Hyderabad-Mumbai-Bangalore and back: Day 4 – Back to Pune

By | March 24, 2016

90% of introverts, the kind that don’t speak even when they have an opinion, are the most intelligent, nicest people you’ll ever meet. The rest 10% are psychopaths who’ll murder you and rape your dog, while calmly listening to Beethoven. 

This particular morning I had the luxury of getting up late, which is a rather hard one to come by. Shreyas had left for office, and I pulled myself out of the bed shortly afterwards. Aditya Phadke of Motonomous wanted to meet up, so we planned to be at some shop at some time early afternoon. Aditya is a hardcore RE guy, and I didn’t really know what he expected from our conversations, but if there’s one thing I’ve learned from my travels, it’s to never give up a chance to meet someone new, especially if they don’t agree with you.

After the inaugural sutta outside, me, Aditya and a friend of his put ourselves inside the shop and ordered some stuff. For some reason, Aditya wanted to record what I spoke, so I ended up holding a phone to my lips for the better part of an hour. I don’t remember much of what I said, speaking is such a waste of time. But then someone has to, or we’d all be staring blankly at each other, misunderstanding everything that’s not being said.

My mind was preoccupied by the shitload of stuff that I had to carry from Mumbai back to Hyderabad, via Bangalore. When I had left Mumbai about a month back, I had left behind quite a lot of my clothes and documents and whatnot over there. The plan was to strap as much of it as possible behind the bike, and then ride along the boring highways until it was time to unload it all. Whatever was left behind would be left behind, if there’s anything that’s replaceable, replace it.

With this beautiful plan I ended up at Navi Mumbai inside the old apartment building. Some of the old roommates were still there, but I didn’t have any time to talk. I must’ve left some 50% of shit behind, there simply was no way I could carry it all. All the gifts and little tokens of appreciation were tossed thoughtlessly into the garbage, emotions are pointless.

After spending a good two hours sorting everything up, I brought the bags down to mount them up on the bike. After experimenting with a few different configurations, I decided to mount the saddlebags, then slide the laptop bag on the rear seat, and mount the tailbag on top of it. Easier said than done though, and watching me struggle like a baby with that mountain of luggage forced the elderly watchman to come over and help me out. Half an hour later, we were done, or that’s the best it could be.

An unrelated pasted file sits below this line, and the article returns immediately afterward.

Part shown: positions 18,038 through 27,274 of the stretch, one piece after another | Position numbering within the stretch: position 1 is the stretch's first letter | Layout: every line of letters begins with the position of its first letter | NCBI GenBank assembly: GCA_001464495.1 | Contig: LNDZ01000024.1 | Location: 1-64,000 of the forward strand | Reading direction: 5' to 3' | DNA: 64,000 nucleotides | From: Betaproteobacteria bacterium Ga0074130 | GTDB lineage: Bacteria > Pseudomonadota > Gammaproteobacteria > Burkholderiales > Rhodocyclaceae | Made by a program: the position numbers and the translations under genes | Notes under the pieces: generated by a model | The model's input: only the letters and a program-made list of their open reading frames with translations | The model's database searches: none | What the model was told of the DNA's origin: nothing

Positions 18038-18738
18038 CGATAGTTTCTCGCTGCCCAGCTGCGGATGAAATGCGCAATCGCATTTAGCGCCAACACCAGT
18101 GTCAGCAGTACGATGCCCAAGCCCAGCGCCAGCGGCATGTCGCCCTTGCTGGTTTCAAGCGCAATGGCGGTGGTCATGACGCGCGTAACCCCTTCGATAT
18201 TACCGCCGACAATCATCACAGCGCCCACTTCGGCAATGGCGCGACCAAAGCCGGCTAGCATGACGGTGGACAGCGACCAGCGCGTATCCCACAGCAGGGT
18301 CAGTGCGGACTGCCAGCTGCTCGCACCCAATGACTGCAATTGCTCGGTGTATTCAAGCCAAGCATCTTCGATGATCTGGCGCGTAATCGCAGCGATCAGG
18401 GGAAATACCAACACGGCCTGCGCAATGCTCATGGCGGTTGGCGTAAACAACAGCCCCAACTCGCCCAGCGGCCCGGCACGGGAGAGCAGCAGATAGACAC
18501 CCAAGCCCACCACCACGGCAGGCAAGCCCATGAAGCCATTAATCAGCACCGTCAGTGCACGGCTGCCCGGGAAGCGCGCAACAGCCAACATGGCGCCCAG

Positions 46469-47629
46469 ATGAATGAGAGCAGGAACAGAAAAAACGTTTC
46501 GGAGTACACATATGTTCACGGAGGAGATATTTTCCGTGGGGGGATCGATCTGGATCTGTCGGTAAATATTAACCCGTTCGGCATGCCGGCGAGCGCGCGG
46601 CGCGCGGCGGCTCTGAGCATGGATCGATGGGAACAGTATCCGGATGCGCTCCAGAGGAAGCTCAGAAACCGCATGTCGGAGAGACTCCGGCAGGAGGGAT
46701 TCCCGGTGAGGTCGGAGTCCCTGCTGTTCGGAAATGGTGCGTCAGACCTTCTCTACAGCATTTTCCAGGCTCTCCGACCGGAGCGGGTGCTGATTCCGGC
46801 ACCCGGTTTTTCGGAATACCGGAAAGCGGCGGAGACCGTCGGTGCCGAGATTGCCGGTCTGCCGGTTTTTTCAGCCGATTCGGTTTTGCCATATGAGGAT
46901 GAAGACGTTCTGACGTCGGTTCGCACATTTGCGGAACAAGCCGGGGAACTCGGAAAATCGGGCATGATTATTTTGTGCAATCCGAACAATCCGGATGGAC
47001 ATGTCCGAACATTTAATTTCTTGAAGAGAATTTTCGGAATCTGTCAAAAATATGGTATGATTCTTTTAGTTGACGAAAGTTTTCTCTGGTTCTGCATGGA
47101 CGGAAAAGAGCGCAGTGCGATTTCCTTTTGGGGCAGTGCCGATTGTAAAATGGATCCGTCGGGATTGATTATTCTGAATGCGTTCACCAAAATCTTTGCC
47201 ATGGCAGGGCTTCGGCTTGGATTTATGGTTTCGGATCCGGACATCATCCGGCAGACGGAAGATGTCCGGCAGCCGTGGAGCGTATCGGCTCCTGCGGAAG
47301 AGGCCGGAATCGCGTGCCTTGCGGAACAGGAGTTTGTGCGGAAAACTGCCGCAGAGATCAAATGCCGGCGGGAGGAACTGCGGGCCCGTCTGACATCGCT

Said my goodbyes, got on the bike, and realized in the first 5 seconds that the laptop bag was hitting my back, like a jack hammer. Well, a bit too late for change, so let’s keep going then shall we?

By the time I crossed Panvel, I knew there was no way I could ride more than a 100 kms like this. Stopped, messaged Amrit from Pune and asked him if I could spend the night at his place. He agreed, and I gunned the Dukey straight for his location, with a small snacks stop at Kamat’s to stock up on some energy.

But of course, there had to be traffic.

Traffic on the Pune-Satara road generally keeps moving. It might be slow, crawling even, but you rarely ever need to put your feet down. This day however, I found myself stuck in Bangalore-style traffic, standing at the same fucking spot after a good few minutes. Unlike cars, I could go off-road and try and cover some distance, but my bike was unstable with so much load, and then there was that back-stabbing bag in there, so I didn’t really want to bounce up and down some gravel path.

Saw a petrol pump by the side, so stopped to rest my clutch hand and the bloody back. After waiting for some half an hour, the traffic finally got a bit better, and onwards we went towards Amrit’s place.

Amrit Mishra is one of the most insane dudes that I know of. He works in some company as the IT guy, then comes back and works in some other company as the part-time IT guy, then goes and cycles from Pune to Goa, down some mountains, or up some roads, then runs marathons, and then works as a health trainer for some company, all the while being a rider who camps in the middle of nowhere and sleeps at dhabas. If you think I’m kidding, go find him on FB and see his timeline. Most of the stuff that he does isn’t there, but whatever there is is far more than I hope to achieve in an entire lifetime.

Went to the place that he shares with some other friends, unloaded the stuff, and off we went for some dinner. He didn’t speak much, and neither did I, but I liked the little conversations that we had, because they were far more meaningful than that forced excretion of words that goes by as “discussion” nowadays.

Back home he gave his bed to me to sleep on, while he slept in the hall on some mattress on the floor. I made 100% use of the opportunity, and promptly went to sleep.

  • 🙂 Introverts find it hard to get appreciated but fact is as you said they don’t speak even when they have an opinion, are the most intelligent, nicest people you’ll ever meet and conversations are less but meaningful…..they know the power of silence… 😉

    • Akhil Kalsh

      True!